A two-step procedure was used to identify outlier responses (see Bogdan & Pizzagalli, 2006). Next, hit rates [= (number of hits)/(number of hits + number of misses)] and RT scores were calculated for rich and lean stimuli separately. Response bias was computed as follows:
Pearson correlation analyses provided MZ and DZ twin pair correlations. Model fitting can be used to estimate the extent of additive genetic (A), dominant genetic (D), common environment (C), and nonshared environment/measurement error (E) contributions (Rijsdijk & Sham, 2002; Purcell, 2001). The factor “A” represents the sum of the effects of individual alleles at all loci, whereas “D” captures interactions between alleles. “C” represents environmental influences shared by family members, while “E” captures individual-specific environment influences (and measurement error). In the present study, an ADE model was chosen based on the observations that (1) correlations involving block 3 response bias and MASQ GDD were more than twice as large in MZ than DZ twins, and (2) an ADE model provided a better fit than an ACE model (findings available upon request).
Since both hedonic capacity and perceived stress have been associated with depression severity (e.g., Candrian et al. 2007; Kasch et al. 2002), and stress diminishes reward responsiveness (e.g., Bogdan & Pizzagalli, 2006), three independent bivariate ADE Cholesky decomposition models were applied to evaluate shared and residual A, D and E contributions to depression, reward responsiveness (block 3 response bias), and perceived stress. The first Cholesky model specified three latent factors (A1, D1, and E1) with pathways influencing both depression (MASQ GDD; a11, d11, and e11) and reward responsiveness (a12, d12, and e12), in addition to three factors (A2, D2, and E2) accounting for residual influences specific to reward responsiveness (Fig. 2). The second and third model were identical to the first, with the exception that perceived stress replaced reward responsiveness and perceived stress replaced GDD, respectively. These bivariate models yielded correlations between additive genetic (ra), dominant genetic (rd), and individual-specific environment factors (re) influencing the two phenotypes under investigation.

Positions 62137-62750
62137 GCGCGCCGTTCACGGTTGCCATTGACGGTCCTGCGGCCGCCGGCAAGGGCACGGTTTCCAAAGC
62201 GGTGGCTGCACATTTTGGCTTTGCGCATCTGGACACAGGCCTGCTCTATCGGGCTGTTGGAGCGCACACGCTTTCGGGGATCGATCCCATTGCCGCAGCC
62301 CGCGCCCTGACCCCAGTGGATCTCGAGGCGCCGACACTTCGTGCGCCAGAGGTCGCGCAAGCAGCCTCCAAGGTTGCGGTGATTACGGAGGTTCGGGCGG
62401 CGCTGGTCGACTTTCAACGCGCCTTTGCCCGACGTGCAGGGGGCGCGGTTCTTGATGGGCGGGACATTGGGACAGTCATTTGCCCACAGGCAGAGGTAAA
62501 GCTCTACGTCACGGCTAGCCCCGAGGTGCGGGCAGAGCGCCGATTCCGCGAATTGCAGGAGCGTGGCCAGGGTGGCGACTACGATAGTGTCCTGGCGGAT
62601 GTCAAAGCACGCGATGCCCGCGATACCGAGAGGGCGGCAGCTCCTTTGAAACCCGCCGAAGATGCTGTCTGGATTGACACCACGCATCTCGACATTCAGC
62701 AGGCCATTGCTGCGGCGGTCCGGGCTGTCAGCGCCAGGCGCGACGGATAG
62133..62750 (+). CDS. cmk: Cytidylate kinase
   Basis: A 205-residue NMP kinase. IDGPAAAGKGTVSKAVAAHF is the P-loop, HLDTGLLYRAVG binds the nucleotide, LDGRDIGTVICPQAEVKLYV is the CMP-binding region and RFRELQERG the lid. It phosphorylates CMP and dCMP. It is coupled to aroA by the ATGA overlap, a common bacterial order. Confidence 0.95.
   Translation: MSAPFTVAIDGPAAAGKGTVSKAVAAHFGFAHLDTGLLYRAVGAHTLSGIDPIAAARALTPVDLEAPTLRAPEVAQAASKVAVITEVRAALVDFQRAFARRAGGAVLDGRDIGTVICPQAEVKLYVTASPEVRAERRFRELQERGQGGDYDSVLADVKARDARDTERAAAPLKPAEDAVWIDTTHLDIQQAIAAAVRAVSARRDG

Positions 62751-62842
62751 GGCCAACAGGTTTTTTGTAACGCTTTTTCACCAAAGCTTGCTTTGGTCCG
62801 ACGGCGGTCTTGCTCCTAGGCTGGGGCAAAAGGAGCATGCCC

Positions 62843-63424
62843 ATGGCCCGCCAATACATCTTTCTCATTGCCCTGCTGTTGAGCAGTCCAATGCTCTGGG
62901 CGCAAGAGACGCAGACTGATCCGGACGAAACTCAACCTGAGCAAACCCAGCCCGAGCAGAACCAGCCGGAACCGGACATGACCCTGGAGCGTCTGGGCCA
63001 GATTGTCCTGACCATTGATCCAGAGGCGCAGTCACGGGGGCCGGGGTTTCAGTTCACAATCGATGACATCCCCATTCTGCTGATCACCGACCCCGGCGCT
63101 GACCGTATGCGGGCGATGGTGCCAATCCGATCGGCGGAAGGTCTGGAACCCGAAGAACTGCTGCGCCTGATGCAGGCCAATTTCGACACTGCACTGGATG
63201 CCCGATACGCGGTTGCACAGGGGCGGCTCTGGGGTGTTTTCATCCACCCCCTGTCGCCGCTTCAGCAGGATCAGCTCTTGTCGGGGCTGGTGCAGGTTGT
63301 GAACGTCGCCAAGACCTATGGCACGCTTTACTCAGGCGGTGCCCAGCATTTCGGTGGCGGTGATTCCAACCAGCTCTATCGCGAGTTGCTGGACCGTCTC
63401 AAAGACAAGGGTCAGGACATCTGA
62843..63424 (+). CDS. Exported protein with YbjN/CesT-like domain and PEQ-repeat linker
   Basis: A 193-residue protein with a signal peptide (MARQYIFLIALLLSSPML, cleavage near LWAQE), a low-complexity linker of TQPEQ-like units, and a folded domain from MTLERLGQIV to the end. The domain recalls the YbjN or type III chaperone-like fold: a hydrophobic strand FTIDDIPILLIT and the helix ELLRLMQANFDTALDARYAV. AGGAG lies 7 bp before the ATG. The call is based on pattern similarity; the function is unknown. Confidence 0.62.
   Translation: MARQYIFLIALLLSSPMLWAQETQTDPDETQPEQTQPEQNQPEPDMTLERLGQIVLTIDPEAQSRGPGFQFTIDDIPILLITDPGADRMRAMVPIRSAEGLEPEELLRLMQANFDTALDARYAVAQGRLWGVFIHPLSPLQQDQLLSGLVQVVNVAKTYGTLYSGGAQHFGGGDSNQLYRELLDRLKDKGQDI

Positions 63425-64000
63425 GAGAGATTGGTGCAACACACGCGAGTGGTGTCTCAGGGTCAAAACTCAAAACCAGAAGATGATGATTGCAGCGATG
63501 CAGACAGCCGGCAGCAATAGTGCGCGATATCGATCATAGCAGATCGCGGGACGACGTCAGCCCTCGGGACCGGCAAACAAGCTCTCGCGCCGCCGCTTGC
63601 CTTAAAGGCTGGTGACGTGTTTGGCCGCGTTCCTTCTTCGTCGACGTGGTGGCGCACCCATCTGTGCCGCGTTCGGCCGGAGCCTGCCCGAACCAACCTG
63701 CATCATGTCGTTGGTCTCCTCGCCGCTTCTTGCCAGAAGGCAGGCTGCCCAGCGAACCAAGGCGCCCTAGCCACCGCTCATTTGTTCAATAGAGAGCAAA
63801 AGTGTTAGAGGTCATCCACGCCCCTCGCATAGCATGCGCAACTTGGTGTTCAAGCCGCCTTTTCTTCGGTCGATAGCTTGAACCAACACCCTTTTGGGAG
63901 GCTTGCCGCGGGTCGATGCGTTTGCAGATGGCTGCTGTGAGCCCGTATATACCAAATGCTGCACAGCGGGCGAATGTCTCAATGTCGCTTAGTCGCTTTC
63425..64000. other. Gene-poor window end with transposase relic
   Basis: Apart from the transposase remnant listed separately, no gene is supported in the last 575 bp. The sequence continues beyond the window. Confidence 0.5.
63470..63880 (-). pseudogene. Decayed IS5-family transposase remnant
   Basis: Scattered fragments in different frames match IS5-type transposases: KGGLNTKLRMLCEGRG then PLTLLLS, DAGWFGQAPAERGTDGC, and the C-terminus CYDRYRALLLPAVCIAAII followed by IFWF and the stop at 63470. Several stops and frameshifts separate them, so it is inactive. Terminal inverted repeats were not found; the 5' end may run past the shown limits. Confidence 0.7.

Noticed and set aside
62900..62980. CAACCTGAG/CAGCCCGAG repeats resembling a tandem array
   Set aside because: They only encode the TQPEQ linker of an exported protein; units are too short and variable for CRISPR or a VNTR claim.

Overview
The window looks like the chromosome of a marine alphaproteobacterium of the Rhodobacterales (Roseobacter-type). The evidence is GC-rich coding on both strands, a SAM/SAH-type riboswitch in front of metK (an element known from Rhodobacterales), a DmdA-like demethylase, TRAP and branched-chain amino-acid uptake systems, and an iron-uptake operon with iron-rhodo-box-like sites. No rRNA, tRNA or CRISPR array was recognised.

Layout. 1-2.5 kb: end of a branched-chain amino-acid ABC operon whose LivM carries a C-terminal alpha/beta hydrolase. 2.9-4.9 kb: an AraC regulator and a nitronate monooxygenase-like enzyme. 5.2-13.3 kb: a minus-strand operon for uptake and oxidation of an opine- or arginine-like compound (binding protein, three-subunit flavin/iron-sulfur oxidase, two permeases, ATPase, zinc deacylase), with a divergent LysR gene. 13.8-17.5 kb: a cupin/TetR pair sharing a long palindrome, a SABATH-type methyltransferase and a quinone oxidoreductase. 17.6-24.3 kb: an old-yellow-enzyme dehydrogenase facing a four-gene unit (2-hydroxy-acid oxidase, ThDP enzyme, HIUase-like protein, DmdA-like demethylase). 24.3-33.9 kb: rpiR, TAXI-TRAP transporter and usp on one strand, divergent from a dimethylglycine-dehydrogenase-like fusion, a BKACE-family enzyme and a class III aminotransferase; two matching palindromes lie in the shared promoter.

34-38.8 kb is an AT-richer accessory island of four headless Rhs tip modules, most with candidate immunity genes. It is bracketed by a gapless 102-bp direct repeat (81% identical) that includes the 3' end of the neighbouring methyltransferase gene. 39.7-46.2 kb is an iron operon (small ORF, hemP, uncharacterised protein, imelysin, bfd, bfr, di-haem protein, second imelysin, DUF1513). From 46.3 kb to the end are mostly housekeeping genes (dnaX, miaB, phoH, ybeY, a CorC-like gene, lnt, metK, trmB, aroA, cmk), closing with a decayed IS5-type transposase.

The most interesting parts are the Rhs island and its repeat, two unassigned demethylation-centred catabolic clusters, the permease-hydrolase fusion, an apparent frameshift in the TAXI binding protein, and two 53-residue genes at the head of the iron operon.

Full models were compared to nested submodels containing reduced parameters. Akaike’s information criterion (AIC), which combines degrees of freedom with χ2 goodness of fit, was used to evaluate model fit; the model with the lowest AIC value not significantly departing from the full model was chosen as the best fitting model, since it provides the best balance between parsimony and exploratory power. Model fitting analyses were performed with Mx (Neale et al. 1999) following established procedures (e.g., Kendler et al. 2007; Orstavik et al. 2007).
Analyses focused on response bias in block 3 because this variable fully captures overall reward responsiveness after contingencies have been learned.2 The general depression distress (GDD) scale of the MASQ was used as a measure of depression because this subscale, unlike the BDI-II scale, is relatively unrelated to anhedonic symptoms (Watson et al., 1995). This statistical non-overlap was important in light of prior findings linking decreased reward responsiveness to anhedonic symptoms (e.g., Pizzagalli et al. 2005).
An analysis of variance (ANOVA) with Block (1, 2, 3) was performed on response bias scores across all subjects. Stimulus Type (Rich, Lean) was added as a factor to hit rates and RT ANOVAs. Post-hoc Newman-Keuls tests evaluated significant ANOVA effects. Pearson correlations were calculated to investigate relations between (1) response bias and (2) depressive/anxiety symptoms (MASQ and BDI) as well as perceived stress (PSS).